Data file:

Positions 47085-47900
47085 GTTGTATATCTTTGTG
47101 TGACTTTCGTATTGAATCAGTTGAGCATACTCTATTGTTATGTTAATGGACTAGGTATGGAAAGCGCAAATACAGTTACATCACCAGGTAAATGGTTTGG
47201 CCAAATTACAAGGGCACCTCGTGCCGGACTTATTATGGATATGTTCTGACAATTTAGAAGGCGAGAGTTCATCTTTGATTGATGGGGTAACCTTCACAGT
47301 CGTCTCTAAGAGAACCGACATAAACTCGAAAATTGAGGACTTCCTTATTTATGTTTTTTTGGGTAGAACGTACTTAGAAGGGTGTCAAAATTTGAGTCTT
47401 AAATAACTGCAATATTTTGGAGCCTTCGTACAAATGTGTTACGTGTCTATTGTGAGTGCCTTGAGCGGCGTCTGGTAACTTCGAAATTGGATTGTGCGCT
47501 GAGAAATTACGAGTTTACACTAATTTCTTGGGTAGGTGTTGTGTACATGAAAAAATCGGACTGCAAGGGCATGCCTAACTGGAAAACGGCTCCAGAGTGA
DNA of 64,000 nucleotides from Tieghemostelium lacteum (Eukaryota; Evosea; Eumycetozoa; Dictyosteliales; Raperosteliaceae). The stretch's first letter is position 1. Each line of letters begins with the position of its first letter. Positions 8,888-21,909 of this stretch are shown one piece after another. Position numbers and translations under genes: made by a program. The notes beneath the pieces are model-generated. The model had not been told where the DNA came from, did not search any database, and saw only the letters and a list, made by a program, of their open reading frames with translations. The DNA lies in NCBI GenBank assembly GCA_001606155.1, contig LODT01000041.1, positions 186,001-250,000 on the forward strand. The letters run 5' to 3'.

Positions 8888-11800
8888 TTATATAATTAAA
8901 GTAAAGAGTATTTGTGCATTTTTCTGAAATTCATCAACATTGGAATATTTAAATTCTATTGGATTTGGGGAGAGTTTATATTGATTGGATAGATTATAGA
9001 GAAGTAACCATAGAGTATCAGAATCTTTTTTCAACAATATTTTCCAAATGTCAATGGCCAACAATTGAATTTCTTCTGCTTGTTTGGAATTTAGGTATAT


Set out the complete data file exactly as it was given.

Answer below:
Positions 47085-47900
47085 GTTGTATATCTTTGTG
47101 TGACTTTCGTATTGAATCAGTTGAGCATACTCTATTGTTATGTTAATGGACTAGGTATGGAAAGCGCAAATACAGTTACATCACCAGGTAAATGGTTTGG
47201 CCAAATTACAAGGGCACCTCGTGCCGGACTTATTATGGATATGTTCTGACAATTTAGAAGGCGAGAGTTCATCTTTGATTGATGGGGTAACCTTCACAGT
47301 CGTCTCTAAGAGAACCGACATAAACTCGAAAATTGAGGACTTCCTTATTTATGTTTTTTTGGGTAGAACGTACTTAGAAGGGTGTCAAAATTTGAGTCTT
47401 AAATAACTGCAATATTTTGGAGCCTTCGTACAAATGTGTTACGTGTCTATTGTGAGTGCCTTGAGCGGCGTCTGGTAACTTCGAAATTGGATTGTGCGCT
47501 GAGAAATTACGAGTTTACACTAATTTCTTGGGTAGGTGTTGTGTACATGAAAAAATCGGACTGCAAGGGCATGCCTAACTGGAAAACGGCTCCAGAGTGA
DNA of 64,000 nucleotides from Tieghemostelium lacteum (Eukaryota; Evosea; Eumycetozoa; Dictyosteliales; Raperosteliaceae). The stretch's first letter is position 1. Each line of letters begins with the position of its first letter. Positions 8,888-21,909 of this stretch are shown one piece after another. Position numbers and translations under genes: made by a program. The notes beneath the pieces are model-generated. The model had not been told where the DNA came from, did not search any database, and saw only the letters and a list, made by a program, of their open reading frames with translations. The DNA lies in NCBI GenBank assembly GCA_001606155.1, contig LODT01000041.1, positions 186,001-250,000 on the forward strand. The letters run 5' to 3'.

Positions 8888-11800
8888 TTATATAATTAAA
8901 GTAAAGAGTATTTGTGCATTTTTCTGAAATTCATCAACATTGGAATATTTAAATTCTATTGGATTTGGGGAGAGTTTATATTGATTGGATAGATTATAGA
9001 GAAGTAACCATAGAGTATCAGAATCTTTTTTCAACAATATTTTCCAAATGTCAATGGCCAACAATTGAATTTCTTCTGCTTGTTTGGAATTTAGGTATAT